Ninth Circuit to Rule on Timing for Filing a Qualified Amended Return for an Undisclosed Listed Transaction
May 1, 2012
The taxpayers in Bergmann v. Commissioner are appealing an adverse Tax Court decision, 137 T.C. No. 10, holding that they failed to timely file a qualified amended return for 2001 and thus are liable for the 20-percent accuracy related penalty. The taxpayers participated in a listed transaction promoted by KPMG, known as the Short Option Strategy. In 2004, two years after the IRS issued a summons to KPMG specifically identifying the Short Option Strategy transaction, the Bergmanns filed an amended return disclaiming the tax benefits of the transaction. The case concerns the interpretation of Treas. Reg. § 1.6664-2(c)(3)(ii) (2004), which establishes rules on the timing of filing a qualified amended return for undisclosed listed transactions. If an amended return is filed before certain terminating events, additional tax reported on the amended return will be treated as if it were reported on the original return. Under the “promoter provision,” the amended return must be filed before the IRS first contacts a person concerning liability under section 6700 (a promoter investigation). The Tax Court rejected the taxpayers’ argument that the IRS must establish that the target of the promoter investigation is in fact liable for a promoter penalty. The Tax Court also held that, in investigating the promoter, the IRS need only identify the “type” of transaction in which the taxpayer engaged, not the specific transaction or the identity of the taxpayer.
In 2000-2001, taxpayer Jeffrey Bergmann was a tax partner in KPMG’s Stratecon Group, which the Tax Court characterizes as “focused on designing, promoting and implementing aggressive tax planning strategies for high-net-worth individuals.” In tax years 2000 and 2001, Bergmann entered into a “Short Option Strategy” transaction promoted by fellow KPMG partner Jeffrey Greenberg. This transaction was identified by the IRS as an abusive tax shelter in Notice 2000-44, 2000-2 C.B. 255 (transactions generating losses by artificially inflating basis). The taxpayers (Bergmann and his wife) claimed losses for the 2000 and 2001 Short Option Strategy transactions on their 2001 return, but filed an amended return in March 2004 removing the losses attributable to the transactions and paying approximately $200,000 in additional tax. The IRS treated the qualified amended return as untimely and assessed accuracy-related penalties.
Under Treas. Reg. § 1.6664-2(c)(3)(ii), as in effect when the Bermanns filed their amended return, the time to file a qualified amended return terminates when the IRS first contacts a person “concerning” liability under section 6700 (a promoter investigation) for an “activity” with respect to which the taxpayer claimed a tax benefit. The IRS served KPMG with two summonses in March 2002, one of which was specifically targeted at KPMG’s involvement in promoting transactions covered by Notice 2000-44. Attempting to disassociate their transaction from those that were the subject of the KPMG investigation, the taxpayers argued that Greenberg acted in his individual capacity in advising them, not as an agent of KPMG. The Tax Court rejected this argument, concluding that the transactions in which the taxpayers engaged were within the scope of Greenberg’s responsibilities as a KPMG partner and also concluding that KPMG had not limited Greenberg’s authority to engage in Notice 2000-44 transactions with other KPMG partners, including Bergmann. The Tax Court also rejected the taxpayers’ argument that the promoter investigation must specifically identify the “activity” that gave rise to the tax benefit. The Tax Court held that the summons need only refer to the “type” of transaction in which the taxpayer participated. The court found that the March 2002 summons met this requirement because it specifically identified the transaction as the same or substantially similar to the transaction identified in Notice 2000-44.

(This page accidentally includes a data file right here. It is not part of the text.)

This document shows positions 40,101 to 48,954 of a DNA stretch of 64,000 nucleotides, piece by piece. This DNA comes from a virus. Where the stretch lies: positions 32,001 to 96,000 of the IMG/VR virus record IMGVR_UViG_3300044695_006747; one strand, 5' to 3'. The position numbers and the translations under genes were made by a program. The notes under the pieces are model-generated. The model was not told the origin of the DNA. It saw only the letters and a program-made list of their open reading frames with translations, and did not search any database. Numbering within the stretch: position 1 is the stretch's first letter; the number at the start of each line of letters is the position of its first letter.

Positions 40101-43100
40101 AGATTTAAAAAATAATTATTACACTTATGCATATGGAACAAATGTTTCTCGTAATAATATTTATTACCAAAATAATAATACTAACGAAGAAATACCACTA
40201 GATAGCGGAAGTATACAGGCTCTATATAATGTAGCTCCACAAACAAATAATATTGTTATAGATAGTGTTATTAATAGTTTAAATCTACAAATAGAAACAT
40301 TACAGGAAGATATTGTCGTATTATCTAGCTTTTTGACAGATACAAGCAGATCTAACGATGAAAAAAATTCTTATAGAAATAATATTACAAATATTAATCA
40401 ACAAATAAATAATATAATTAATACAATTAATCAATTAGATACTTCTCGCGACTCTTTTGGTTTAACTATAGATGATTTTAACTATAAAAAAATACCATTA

The Tax Court noted that disclosure of the transaction after the Notice 2000-44 summons was served on KPMG would not have been voluntary. The Tax Court explained that the purpose of the promoter provision is to encourage taxpayers to voluntarily disclose abusive tax shelters. That purpose is effectuated by terminating the period to file a qualified amended return when disclosure would no longer be voluntary.
The Tax Court addressed a second issue as well. At first glance, the taxpayers appeared to be subject to the 40% gross overvaluation penalty because the scheme depended on what was found to be an artificially inflated based. They argued, however, that the tax underpayment was not “attributable to” the overvaluation because the Commissioner contended (and the taxpayers eventually conceded) that the entire transaction should be disallowed for lack of economic substance, thereby making the valuation irrelevant. The Tax Court noted that this type of bootstrapping argument has been rejected by several circuits, which have held that the 40% penalty applies when overvaluation is intertwined with a tax avoidance scheme, but that Ninth Circuit precedent has accepted the argument. Keller v. Commissioner, 556 F.3d 1056. Accordingly, the Tax Court rejected the IRS’s attempt to impose a 40% penalty, and the taxpayers were assessed only the standard 20% accuracy-related penalty. The IRS has not appealed this issue.
The taxpayers’ opening brief is due on May 16. The case is docketed in the Ninth Circuit as No. 12-70259.